Note: I'm in no way going to back down from workouts that are proven to add mass because I'm totally vain and want to get bigger. ;)  However, being able to bench press 350lbs doesn't mean you're the stronger guy in the arena.  Anyone who's ever fought or performed in "outdoor" games knows the gym will keep you fit but not necessarily "fit" for your profession.
If you have one foot stuck in yesterday and one foot stuck in tomorrow, you are peeing on today.
 

Offline SunnyDzero

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Re: Gym Strong vs. "Real World" Strong
« Reply #1 on: July 26, 2010, 01:20:32 PM »
i know what yours saying bro! i worked for my uncles friend at a christmas tree stand right after our 2 feet of snow right before christmas i live in MD btw now 2 feet of snow plus 7-8 foot sometimes 9-10 foot trees shoveling some snow off the tree then picking it up and moving them for 13 hours that day ill tell ya what i was exhausted!
 

Offline gridironwec

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Re: Gym Strong vs. "Real World" Strong
« Reply #2 on: July 26, 2010, 01:27:28 PM »
I completely understand where you are coming from. That's why I love going to NX Level; I hope you guys know what this is. For football, they had us do tire flips, hit the tires with sledge-hammers, fireman carries and a whole other array of various exercises that can't be done with normal weights. They really preached to us about static movement and using your entire body during football. They also on sprinting (may seem random) that you flex core muscles to help you be faster. Now, all that stuff is new to me and I never really knew how to do it. I actually came out of that place being able to outrun our running backs that weigh 150-180 pounds (note that I'm line backer and I ran the 40 in 4.56 sec) and am still able to toss around a 300 pound lineman if I have to. Yes... I consider myself a freak.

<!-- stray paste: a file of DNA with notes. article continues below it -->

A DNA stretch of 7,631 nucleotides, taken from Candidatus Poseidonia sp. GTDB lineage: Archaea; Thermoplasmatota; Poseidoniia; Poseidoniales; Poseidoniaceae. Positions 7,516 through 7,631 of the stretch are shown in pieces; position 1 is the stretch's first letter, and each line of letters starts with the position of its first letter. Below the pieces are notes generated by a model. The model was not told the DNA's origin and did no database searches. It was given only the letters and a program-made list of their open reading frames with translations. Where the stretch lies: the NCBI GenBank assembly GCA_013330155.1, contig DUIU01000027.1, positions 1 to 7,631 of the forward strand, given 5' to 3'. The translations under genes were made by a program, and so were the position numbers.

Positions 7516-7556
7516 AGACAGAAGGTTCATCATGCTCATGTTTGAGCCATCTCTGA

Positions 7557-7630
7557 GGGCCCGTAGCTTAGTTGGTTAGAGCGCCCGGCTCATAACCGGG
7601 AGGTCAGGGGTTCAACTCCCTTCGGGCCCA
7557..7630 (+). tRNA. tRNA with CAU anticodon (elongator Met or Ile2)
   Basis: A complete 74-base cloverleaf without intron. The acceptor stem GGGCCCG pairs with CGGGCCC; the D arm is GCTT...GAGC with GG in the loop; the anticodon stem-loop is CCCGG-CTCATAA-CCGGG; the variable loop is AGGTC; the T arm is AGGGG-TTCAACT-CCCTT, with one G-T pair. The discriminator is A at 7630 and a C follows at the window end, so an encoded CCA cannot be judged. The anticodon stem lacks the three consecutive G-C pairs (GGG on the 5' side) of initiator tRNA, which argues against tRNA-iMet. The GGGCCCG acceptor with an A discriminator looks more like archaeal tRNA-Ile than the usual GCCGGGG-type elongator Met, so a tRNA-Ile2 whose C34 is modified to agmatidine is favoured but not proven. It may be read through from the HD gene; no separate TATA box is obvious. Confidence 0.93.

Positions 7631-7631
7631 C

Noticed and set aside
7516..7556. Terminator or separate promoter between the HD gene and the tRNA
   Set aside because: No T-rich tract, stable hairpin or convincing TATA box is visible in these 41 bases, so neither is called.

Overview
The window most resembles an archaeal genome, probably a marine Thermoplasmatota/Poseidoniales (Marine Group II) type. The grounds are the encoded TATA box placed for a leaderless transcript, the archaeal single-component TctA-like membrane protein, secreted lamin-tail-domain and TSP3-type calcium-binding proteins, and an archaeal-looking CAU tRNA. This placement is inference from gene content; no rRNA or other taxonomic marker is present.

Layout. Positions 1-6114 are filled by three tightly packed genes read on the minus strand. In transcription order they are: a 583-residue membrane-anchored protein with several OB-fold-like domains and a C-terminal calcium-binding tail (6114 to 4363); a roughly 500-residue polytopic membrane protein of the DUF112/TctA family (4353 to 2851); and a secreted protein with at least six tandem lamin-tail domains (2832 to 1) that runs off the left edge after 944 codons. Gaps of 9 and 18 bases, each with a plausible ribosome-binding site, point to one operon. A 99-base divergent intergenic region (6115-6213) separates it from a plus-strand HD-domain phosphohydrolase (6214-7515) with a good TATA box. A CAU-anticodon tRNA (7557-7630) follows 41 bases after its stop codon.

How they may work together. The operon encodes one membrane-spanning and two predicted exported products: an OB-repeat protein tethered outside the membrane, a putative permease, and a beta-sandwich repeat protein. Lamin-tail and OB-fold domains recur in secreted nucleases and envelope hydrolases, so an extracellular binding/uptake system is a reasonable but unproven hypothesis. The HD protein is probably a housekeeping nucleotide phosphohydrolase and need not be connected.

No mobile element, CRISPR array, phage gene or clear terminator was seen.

The world aint all sunshine and rainbows. It's a very mean and nasty place and it will beat you to your knees and keep you there permanently if you let it. You, me, or nobody is gonna hit as hard as life. But it aint about how hard ya hit. It's about how hard you can get hit and keep moving forward.
 

Offline Durden998

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Re: Gym Strong vs. "Real World" Strong
« Reply #3 on: July 26, 2010, 01:29:43 PM »